Using Research to Inform Policy: The Case of Early Intervention


by Edward Zigler 1991

Research and evaluation have become much more sophisticated and are better able to assess a program's multiple effects on multiple human systems. Theorists and researchers alike have realized how seriously their work and words are taken and are learning how to communicate with the media and to deliver their interpretations responsibly. They have also developed a more productive relationship with policymakers, as both science and policy have increasingly come to depend on one another. The evolution of the field of early childhood intervention illustrates the interconnection between theory, research, and policy and the problems that occur when any one of these elements is out of step with the others.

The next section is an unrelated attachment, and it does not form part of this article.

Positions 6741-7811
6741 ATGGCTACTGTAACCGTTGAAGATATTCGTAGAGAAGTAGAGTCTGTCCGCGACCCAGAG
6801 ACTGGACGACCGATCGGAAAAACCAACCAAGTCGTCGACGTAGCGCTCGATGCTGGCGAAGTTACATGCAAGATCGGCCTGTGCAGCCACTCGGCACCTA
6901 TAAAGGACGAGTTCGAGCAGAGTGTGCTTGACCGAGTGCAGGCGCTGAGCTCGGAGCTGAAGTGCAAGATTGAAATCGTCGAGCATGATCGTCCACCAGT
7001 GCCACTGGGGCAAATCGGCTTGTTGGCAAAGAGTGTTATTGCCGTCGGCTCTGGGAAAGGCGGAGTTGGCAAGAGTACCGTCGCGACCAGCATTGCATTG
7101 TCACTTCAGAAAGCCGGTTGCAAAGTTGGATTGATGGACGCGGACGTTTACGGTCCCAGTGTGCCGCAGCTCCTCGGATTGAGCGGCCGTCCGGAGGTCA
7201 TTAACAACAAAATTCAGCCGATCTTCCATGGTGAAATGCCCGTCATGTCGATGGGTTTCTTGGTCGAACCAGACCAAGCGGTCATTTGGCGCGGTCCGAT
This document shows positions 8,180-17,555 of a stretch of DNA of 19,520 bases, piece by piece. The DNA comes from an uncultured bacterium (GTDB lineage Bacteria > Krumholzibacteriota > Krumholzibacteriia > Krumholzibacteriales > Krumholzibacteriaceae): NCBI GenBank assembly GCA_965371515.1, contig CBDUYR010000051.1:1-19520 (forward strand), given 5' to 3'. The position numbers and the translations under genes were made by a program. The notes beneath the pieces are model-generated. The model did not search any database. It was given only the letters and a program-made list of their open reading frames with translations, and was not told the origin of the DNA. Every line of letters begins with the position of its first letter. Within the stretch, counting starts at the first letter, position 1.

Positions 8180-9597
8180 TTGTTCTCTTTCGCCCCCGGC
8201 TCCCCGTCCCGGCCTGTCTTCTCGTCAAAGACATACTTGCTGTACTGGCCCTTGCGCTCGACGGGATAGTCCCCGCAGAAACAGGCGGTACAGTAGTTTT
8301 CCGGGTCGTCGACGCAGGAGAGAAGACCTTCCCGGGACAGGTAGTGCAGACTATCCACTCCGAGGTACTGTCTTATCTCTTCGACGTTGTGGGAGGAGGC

To view the full-text for this article you must be signed-in with the appropropriate membership. Please review your options below:

Sign-in
Email:
Password:
Store a cookie on my computer that will allow me to skip this sign-in in the future.
Send me my password -- I can't remember it
 
Purchase this Article
Purchase Using Research to Inform Policy: The Case of Early Intervention
Individual-Resource passes allow you to purchase access to resources one resource at a time. There are no recurring fees.
$12
Become a Member
Online Access
With this membership you receive online access to all of TCRecord's content. The introductory rate of $25 is available for a limited time.
$25
Print and Online Access
With this membership you receive the print journal and free online access to all of TCRecord's content.
$210


This article originally appeared as NSSE Yearbook Vol 90, No. 1.


Cite This Article as: Teachers College Record Volume 92 Number 5, 1991, p. 154-172
http://www.tcrecord.org ID Number: 19297, Date Accessed: 10/19/2017 8:50:54 AM

Purchase Reprint Rights for this article or review